A study of 98 patients taking metformin showed that there is a minimal risk of developing kidney damage (contrast-induced nephropathy) due to contrast media injection unless the patient has previous kidney failure, in which case the development of lactic acidosis is possible [R, R].

4) Metformin Is Safe While Breastfeeding

A study of seven women taking metformin immediately after they gave birth showed that although traces of the drug were found in the milk, they had no effects on the infant’s’ blood sugar levels, and were deemed insignificant [R].

5) Metformin Use During Pregnancy

A review of several studies showed that metformin does not have any instant negative effects on pregnancy outcomes. However, the is not enough evidence regarding its prolonged use during pregnancy [R].

Moreover, several human studies have shown that metformin may decrease the relative risks of pregnancy complications, miscarriage, premature birth, and early pregnancy loss in women with polycystic ovarian syndrome [R, R, R, R].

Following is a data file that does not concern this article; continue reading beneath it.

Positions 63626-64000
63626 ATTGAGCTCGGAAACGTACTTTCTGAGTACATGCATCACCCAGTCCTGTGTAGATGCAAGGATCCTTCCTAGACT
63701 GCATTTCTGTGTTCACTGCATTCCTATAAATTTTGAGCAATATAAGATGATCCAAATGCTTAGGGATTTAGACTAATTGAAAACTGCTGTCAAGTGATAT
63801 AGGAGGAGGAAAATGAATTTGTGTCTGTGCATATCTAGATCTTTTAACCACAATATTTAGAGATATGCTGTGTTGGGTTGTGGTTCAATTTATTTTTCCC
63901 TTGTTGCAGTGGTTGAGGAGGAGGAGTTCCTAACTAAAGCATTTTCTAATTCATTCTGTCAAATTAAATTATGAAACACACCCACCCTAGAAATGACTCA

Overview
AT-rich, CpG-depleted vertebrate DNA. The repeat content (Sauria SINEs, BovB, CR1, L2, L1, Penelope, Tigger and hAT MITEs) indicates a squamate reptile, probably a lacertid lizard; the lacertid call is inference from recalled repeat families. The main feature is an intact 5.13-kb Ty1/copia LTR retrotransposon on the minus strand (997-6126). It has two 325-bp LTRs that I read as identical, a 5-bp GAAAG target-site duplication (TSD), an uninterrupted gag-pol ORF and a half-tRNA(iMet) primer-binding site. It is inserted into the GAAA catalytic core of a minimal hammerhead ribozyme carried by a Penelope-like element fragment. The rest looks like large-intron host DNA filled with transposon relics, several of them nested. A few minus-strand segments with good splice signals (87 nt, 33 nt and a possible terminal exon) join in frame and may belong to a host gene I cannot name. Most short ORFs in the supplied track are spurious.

6) Metformin May Pose a Risk to Patients with Liver Cirrhosis

Cirrhosis is the replacement of healthy liver tissue with scar tissue caused by chronic damage. A decreased oxygen concentration in blood traveling from the heart to the body (arterial hypoxemia) has been correlated with approximately one-third of patients with chronic liver damage [R].

Because this condition involves decreased blood flow, it heightens the risk of developing lactic acidosis, a serious potential complication of metformin caused by the buildup of lactic acid [R, R, R].

Metformin Compared with Other Antidiabetic Medications

  • Compared to insulin and sulfonylureas (Glyburide, Amaryl, Glucotrol, Diabinese), metformin shows a lower incidence of weight gain and fewer instances of critically lowered blood sugar (which may otherwise lead to health complications) [R].
  • Rosiglitazone (Avandia) is more effective than both metformin and sulfonylurea in the delay of type 2 diabetes onset but has more adverse side effects than metformin (including weight gain, increased “bad” cholesterol levels, swelling in certain areas of the body, and decreased red blood cells) [R].
  • A review of 347 human studies indicated that metformin did not pose a higher risk for lactic acidosis than did other diabetes treatments or placebo. However, this study did not take into account patients especially at risk for the condition [R].
  • Diabetic patients taking either metformin or sulfonylureas have a similar risk of developing cancer [R].